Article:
That afternoon while digging through drawers in the back storage room I found 10 to 15 pounds of rock that clearly used to be used in aquariums (I have no idea how many YEARS its been sitting in a drawer though). I set up a small tank with an old HOB filter and several bubblers and put the rock in along with the domino's body that I dug out of the other tank, hoping that I could add some live rock from my LFS over the weekend and then add everything to my tank in a couple of weeks.

Tuesday morning the green chromis died so I added him to the tank with the base rock. That afternoon I noticed that the striped damsels had now started picking on another one of the green chromis, but he seemed to be doing all right. Wednesday afternoon one of my students commented that the green chromis was acting funny, I checked and he clearly seemed to be struggling.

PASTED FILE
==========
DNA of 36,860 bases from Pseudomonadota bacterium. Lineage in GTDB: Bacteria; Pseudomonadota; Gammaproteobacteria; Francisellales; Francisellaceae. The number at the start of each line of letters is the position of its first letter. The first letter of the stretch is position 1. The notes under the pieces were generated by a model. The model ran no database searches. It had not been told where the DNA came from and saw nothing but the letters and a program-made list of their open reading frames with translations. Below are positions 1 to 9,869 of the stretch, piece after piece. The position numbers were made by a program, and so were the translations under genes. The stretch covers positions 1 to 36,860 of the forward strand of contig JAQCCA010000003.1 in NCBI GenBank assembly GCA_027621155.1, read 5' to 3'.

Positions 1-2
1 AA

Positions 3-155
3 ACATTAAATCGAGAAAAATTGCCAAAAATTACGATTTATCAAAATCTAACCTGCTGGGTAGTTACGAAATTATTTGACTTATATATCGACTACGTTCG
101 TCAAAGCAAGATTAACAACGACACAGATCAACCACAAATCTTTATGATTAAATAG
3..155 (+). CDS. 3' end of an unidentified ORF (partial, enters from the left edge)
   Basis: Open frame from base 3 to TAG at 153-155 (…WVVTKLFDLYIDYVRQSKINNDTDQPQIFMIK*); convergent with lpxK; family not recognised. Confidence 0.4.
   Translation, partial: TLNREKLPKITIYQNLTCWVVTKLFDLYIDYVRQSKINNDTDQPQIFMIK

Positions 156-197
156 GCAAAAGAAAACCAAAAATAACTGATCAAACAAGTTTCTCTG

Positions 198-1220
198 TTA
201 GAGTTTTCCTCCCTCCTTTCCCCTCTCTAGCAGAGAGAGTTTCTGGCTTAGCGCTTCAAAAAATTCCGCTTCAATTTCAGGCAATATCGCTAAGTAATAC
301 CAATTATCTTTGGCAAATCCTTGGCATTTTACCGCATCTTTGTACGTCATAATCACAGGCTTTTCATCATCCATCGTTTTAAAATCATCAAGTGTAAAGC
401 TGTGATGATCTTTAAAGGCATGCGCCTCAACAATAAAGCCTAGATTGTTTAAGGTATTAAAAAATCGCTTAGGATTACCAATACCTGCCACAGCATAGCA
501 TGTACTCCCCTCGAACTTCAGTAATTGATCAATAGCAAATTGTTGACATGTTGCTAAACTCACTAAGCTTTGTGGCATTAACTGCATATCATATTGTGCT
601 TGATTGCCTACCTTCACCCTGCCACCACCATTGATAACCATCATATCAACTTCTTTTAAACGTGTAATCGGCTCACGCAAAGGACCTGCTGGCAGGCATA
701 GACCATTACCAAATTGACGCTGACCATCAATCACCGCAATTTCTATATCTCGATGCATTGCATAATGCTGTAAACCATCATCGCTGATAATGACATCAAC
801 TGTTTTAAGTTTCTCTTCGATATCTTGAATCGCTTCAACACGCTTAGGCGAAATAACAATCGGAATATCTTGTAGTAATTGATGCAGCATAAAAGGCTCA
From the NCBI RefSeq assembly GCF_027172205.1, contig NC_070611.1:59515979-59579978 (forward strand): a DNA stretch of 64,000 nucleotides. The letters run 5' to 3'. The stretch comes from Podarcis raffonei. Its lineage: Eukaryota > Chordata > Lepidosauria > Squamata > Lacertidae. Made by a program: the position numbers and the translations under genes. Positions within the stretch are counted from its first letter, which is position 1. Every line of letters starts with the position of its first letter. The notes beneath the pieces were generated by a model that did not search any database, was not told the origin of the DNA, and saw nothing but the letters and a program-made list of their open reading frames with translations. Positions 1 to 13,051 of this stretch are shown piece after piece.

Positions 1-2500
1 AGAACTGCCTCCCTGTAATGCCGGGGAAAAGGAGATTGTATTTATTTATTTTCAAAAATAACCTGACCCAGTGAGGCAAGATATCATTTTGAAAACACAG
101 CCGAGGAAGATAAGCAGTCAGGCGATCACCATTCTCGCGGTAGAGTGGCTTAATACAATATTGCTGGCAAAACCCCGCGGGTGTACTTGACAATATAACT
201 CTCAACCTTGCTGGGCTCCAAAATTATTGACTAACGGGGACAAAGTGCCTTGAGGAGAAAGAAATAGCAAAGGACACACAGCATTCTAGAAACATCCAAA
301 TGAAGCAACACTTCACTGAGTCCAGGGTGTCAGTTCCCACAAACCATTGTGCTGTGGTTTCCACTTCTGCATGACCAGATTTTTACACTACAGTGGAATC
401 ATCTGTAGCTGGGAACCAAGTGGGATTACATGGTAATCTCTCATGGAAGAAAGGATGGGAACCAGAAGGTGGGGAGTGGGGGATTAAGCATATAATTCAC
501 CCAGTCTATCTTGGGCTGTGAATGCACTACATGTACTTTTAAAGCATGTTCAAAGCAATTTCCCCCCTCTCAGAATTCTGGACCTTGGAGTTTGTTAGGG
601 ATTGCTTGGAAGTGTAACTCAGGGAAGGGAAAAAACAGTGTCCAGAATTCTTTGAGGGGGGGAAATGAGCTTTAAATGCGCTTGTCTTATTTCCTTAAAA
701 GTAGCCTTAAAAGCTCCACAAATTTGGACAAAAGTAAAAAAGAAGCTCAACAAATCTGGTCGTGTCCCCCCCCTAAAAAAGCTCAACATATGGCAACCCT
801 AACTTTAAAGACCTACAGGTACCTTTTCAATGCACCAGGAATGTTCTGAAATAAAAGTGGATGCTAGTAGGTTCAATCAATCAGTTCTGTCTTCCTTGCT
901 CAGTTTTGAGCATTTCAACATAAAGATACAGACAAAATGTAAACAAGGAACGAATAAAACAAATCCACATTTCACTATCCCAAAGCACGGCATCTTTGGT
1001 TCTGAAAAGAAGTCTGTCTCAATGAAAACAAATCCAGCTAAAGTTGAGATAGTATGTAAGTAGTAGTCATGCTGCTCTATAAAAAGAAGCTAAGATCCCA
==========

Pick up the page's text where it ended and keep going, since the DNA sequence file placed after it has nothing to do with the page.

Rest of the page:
Since I've been concerned about my water chemistry without a proper testing kit I decided to do a partial water change which seemed to help for a while, but the second green chromis had died when I got in this morning and one of the striped damsels was also clearly not doing well. I ran to the petco near my school as soon as the day ended and got a testing kit (would have sooner, but paycheck didn't go in until today).